Love it. Saturday morning shopping. I don't do it often because the buzz of shopping has long since faded for me, partly, I suspect that I seem to have reached a shoe impasse (I just don't need them) and a clothes impasse (I just have enough. Possibly for the rest of my life) and one doesn't go shopping for DVDs and CDs anymore on the High Street. My early teen rituals of Woolworths, Boots, HMV, Virgin Megastore, small, independent record shop, WH Smith and Past Times (don't judge me) are no more.
The mecca of Miss Selfridge holds no sway. I'm too old and unutterably uninterested in fashion for High Street clothes shopping and I can't afford (or, most likely, fit into) the things I actually like (Westwood, McQueen et al), so it's charity shops and vintage all the way really.
All of which is tres 2013, but renders a Saturday morning shopping 'outing' pointless. But it's York Resident's Week and, when I was out last night, it snowed softly and steadily, until York was beautiful under a soft carpet of white. I wanted to experience that this morning, rather than sit inside and write and write and write, like some literary badger on a treadmill.
I woke up to a view of gleaming, sugar topped old houses and churches from my bedroom window, frozen in timeless beauty against the true blue of a mid-winter sky. It would just be wrong to not wrap up warm and treat myself to a coffee while wandering round, most likely hallo-ing fellow snow adventurers in manner of Dickens characters on Christmas morning.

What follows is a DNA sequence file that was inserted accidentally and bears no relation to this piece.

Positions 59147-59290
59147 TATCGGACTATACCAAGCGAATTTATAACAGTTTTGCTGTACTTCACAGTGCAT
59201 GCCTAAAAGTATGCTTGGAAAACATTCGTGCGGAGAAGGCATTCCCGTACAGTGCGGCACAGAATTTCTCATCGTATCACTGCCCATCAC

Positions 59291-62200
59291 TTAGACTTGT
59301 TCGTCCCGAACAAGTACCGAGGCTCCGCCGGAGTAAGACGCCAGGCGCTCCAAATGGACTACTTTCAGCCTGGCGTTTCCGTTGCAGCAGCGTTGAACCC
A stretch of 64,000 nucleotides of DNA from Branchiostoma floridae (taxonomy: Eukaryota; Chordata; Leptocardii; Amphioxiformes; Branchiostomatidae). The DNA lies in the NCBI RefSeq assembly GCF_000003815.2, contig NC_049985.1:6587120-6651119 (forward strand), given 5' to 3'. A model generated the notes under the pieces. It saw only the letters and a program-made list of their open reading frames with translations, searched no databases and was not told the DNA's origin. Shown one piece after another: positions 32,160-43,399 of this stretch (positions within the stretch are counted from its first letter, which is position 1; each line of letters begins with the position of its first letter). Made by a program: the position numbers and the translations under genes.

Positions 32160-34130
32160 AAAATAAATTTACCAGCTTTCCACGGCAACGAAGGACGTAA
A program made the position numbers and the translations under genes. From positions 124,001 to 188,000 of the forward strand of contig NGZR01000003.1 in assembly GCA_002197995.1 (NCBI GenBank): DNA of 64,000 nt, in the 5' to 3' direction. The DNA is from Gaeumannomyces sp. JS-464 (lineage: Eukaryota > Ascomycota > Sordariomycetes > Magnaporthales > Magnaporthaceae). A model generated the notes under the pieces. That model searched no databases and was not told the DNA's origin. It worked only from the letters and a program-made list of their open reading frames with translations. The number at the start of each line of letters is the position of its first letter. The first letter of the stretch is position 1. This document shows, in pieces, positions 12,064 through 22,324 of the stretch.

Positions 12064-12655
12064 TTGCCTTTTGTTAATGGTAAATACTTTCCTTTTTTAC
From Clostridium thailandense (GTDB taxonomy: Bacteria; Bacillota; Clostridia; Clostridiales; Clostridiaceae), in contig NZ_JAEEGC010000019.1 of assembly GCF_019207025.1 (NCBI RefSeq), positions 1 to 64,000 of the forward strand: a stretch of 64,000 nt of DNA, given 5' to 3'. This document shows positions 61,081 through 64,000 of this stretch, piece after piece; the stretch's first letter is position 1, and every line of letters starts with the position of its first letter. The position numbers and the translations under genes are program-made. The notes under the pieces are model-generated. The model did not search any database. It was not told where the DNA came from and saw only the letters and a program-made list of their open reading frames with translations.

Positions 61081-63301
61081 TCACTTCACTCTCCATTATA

I stepped out of my door. Into a foot of grey, noxious mush. A large lady used her buggy as a battering ram, such was her haste to get to Greggs. Teenagers stood, still in hotpants, laconically looking bored. The Minster FM music pumped from round the corner where they have set up a stage on Parliament Street.
I pick my way through puddles of deep, deep slush, wondering all the while how it's possible to be melting so fast but the in between puddles parts are still like sheet ice. A slow, painful crab walk took me to my new estate agents, where I handed over £1,400 for new flat expenses. That only includes the first three weeks rent.
Buying leggings in New Look took an hour, as there were actual squaws (my collective noun for the following) of really rather large ladies, apparently very much from Gateshead, on a big ol' trip to York, shrieking at the bargains to be had. "Eeeeeeeeeeeeeeeee, is that lipstick a pow-nd. Ah don't need it, liek, but it's a POW-ND", "Eeeeeeeeeeeeee, what're we liek, man? Wah're speendaholics!"
They were dead nice actually and so, so, so pleased at discovering the hard-to-find exclusivity of a branch of New Look that I uncharacteristically wasn't angry, just a bit bored waiting in the mile long queue.
I wandered around Coppergate because I like the church and was cheered by a snow-viking outside of the Viking Centre, but he was already melting, his head slipping sadly to the right as if he knows, that no matter how many tourists come, his glory days are over.
A food shop in M&S, which entailed a 15 minute discussion with the lovely, helpful man about rolled oats, their seeming dearth and their apparent complete absence from M&S's stock (that's odd in a place that sells tiny bits of dessicated coconut and things like ready made gravy, don't you think?), and then it was back, through the pie-eating masses huddling round my front door and home. Somehow £1,400 down and strangely unsatisfied.